The City of Toronto’s continued operation of homeless shelters with shared sleeping areas defies widespread acknowledgement that COVID-19 can effectively spread via airborne transmission, say health experts and advocates for people experiencing homelessness.
There are concerns that shelter users sleeping in those environments face a heightened risk of transmitting or contracting the novel coronavirus.
“We should be deeply concerned that shelters are still being operated like this,” said Zoe Dodd, who works with Toronto’s homeless population through the Overdose Prevention Society.
Aerosol transmission of COVID-19, in which the virus spreads through microscopic airborne particles, has been acknowledged as a threat by Toronto Public Health.
The U.S. Centers for Disease Control notes in its guidelines that aerosols containing the virus can stay afloat for hours, in some cases leading to COVID-19 transmission even when people are more than two metres apart.
Jeffrey Seigel, an engineering professor at the University of Toronto, called the prospect of aerosol COVID-19 transmission in homeless shelters “a critical issue” that the city should immediately address.
He said similar congregate settings, such as the living quarters of farm workers and some long-term care facilities, indicate that aerosol transmission can be a dangerous driver of COVID-19 outbreaks.
“A substantial amount of transmission is happening in some spaces because of long range aerosol,” Siegel told CBC Toronto.
He identified three factors that can increase the risk of transmission when people gather indoors: crowding, the amount of time spent in a location, and ventilation.
The environment in congregate homeless shelters, he said, “hits two, maybe three of the high-risk triggers for COVID-19 transmission.”
Harm reduction worker Zoe Dodd is urging the city to make at least 2,000 additional hotel rooms available for shelter users this winter. City says shelter precautions working well so far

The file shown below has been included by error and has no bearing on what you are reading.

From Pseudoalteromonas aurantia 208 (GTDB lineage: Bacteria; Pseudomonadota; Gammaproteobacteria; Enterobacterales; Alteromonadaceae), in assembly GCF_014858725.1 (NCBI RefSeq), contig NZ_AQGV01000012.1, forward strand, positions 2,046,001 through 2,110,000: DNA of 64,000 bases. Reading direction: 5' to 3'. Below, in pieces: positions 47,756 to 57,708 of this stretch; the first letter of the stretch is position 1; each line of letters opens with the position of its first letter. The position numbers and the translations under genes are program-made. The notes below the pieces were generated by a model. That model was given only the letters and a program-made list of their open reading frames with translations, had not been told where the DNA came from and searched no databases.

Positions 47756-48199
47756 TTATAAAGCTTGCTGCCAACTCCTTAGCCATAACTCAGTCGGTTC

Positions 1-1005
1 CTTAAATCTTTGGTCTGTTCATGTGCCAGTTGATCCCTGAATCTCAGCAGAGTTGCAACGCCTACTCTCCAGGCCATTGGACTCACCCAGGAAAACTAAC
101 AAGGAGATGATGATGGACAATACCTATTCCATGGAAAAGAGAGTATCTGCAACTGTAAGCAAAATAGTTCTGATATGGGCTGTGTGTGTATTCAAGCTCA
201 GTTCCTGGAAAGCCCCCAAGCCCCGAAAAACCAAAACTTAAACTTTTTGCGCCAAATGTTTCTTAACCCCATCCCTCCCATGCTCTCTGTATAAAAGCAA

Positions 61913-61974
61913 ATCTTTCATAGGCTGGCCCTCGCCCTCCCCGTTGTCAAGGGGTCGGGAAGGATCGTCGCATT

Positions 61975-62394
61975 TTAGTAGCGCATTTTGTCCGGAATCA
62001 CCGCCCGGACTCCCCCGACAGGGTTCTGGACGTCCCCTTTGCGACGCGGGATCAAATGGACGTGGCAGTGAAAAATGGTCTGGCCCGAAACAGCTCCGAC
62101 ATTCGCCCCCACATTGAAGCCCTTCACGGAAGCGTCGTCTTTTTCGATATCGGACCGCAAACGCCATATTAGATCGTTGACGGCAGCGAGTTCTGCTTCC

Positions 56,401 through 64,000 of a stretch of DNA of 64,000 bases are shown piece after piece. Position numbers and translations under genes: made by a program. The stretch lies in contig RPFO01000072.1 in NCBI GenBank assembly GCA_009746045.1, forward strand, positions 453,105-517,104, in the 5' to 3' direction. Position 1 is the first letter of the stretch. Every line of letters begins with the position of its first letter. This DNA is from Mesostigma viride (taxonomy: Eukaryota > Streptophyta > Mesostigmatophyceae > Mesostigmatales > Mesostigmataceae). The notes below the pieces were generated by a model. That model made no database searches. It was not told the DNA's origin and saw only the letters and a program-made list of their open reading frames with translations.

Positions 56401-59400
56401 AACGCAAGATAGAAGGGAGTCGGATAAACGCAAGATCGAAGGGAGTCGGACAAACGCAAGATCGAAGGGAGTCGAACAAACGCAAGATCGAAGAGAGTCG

Toronto has revamped its shelter system since the onset of the pandemic and now offers thousands of private rooms in hotels and motels. However, congregate spaces still make up a significant portion of the more than 6,000 beds offered by the city.
As many as 2,874 spaces reserved for individual users are in congregate dorms, the city said, though it did not provide a specific figure.
The city has introduced heightened physical distancing measures in those shelters, including a standard of two metres of lateral space between beds, among other precautionary measures.
Mary-Anne Bedard, general manager of Toronto’s Shelter, Support and Housing Administration, said those changes have contributed to the city’s “relative success” at slowing the spread of the virus within its shelter system.
“While there is a certain amount of aerosol transmission … it is relatively limited,” said Toronto Medical Officer of Health Dr. Eileen de Villa during a Monday news conference, before adding that close contact between people remains the primary source of transmission.
But Siegel said people underestimate the risk of aerosol transmission in a shared, indoor environment. He said particles containing the virus have been demonstrated to travel more than 10 metres in some cases, and that dry winter air can help those particles travel more easily.
Civil engineer and aerosols expert Jeffrey Siegel says even respiratory droplets can travel much farther than two metres, especially when the air is dry. (Chris Glover/CBC)
“I have to honestly say that, no, two metres is not enough. I often say that physical distancing indoors is fiction,” he said.
There have been 659 cases of COVID-19 among shelter users over the course of the pandemic, though it is unclear how many of those infections took place within shelters.
Calls for more private rooms, or other mitigating solutions
Siegel said solutions such as increased ventilation, the use of portable air purifiers or germicidal ultraviolet lights could be introduced within shelters to mitigate the risk of transmission.
He said those measures could be beneficial even after the COVID-19 pandemic, since infectious respiratory diseases are a long-standing issue within homeless shelters.
Dodd and other homeless outreach workers are calling for a more substantial change, and say the city must open at least 2,000 new hotel rooms and stop operating shelters with shared sleeping areas and washrooms.
Ginger Dean, an outreach worker with the Encampment Support Network, said a lack of private shelter spaces means people will choose to stay outdoors this winter rather than risk sleeping in a potentially unsafe shelter.
“Most people aren’t interested,” she said of the congregate dorms.
“It sounds harsh, but I feel like it just leaves residents feeling like the city doesn’t really care about them.”